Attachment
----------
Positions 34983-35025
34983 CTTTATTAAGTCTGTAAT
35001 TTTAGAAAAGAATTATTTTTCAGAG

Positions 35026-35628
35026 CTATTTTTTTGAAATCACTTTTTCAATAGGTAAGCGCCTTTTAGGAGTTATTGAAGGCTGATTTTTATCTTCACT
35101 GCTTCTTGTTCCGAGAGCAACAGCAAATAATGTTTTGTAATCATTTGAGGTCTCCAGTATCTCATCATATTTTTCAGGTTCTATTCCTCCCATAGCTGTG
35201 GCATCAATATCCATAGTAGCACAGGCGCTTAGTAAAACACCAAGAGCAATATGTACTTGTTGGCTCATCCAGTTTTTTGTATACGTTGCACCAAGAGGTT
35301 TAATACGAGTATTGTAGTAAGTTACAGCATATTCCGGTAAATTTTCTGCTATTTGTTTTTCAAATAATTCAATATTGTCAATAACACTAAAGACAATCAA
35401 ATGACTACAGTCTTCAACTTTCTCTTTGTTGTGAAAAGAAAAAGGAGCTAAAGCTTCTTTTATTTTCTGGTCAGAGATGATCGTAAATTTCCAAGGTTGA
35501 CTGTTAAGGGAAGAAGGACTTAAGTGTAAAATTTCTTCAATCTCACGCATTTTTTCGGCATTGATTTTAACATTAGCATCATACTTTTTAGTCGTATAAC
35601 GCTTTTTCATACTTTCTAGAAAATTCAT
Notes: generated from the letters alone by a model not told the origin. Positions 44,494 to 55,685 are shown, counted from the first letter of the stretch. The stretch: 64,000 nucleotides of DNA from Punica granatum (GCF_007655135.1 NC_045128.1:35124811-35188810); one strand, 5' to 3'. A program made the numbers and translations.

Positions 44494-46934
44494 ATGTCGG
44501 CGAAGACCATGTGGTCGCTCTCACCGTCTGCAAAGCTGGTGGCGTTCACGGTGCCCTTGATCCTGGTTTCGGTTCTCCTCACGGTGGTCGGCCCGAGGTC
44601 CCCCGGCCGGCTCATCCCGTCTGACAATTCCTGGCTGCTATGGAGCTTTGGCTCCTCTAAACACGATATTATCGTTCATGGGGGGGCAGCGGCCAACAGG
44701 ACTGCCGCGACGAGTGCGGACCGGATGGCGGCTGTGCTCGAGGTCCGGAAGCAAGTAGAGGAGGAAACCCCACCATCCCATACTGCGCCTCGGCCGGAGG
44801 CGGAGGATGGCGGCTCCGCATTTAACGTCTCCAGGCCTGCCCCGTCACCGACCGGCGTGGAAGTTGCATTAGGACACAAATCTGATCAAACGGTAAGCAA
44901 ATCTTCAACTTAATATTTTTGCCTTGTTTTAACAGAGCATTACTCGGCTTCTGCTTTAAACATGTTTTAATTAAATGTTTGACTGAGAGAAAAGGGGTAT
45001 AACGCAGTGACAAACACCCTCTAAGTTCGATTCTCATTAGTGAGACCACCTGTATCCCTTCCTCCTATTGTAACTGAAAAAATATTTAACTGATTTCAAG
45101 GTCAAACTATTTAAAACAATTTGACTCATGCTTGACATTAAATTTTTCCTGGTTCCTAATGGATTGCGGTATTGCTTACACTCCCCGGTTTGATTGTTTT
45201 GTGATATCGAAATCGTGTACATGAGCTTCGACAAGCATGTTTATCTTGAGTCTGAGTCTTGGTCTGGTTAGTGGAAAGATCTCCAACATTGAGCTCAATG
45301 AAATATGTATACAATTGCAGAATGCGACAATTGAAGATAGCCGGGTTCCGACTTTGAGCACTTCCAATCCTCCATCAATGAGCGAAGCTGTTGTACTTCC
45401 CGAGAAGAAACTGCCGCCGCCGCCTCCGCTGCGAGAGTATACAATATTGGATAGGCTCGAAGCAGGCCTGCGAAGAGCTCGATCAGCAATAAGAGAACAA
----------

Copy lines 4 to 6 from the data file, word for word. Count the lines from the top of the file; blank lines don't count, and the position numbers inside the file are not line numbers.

Positions 35026-35628
35026 CTATTTTTTTGAAATCACTTTTTCAATAGGTAAGCGCCTTTTAGGAGTTATTGAAGGCTGATTTTTATCTTCACT
35101 GCTTCTTGTTCCGAGAGCAACAGCAAATAATGTTTTGTAATCATTTGAGGTCTCCAGTATCTCATCATATTTTTCAGGTTCTATTCCTCCCATAGCTGTG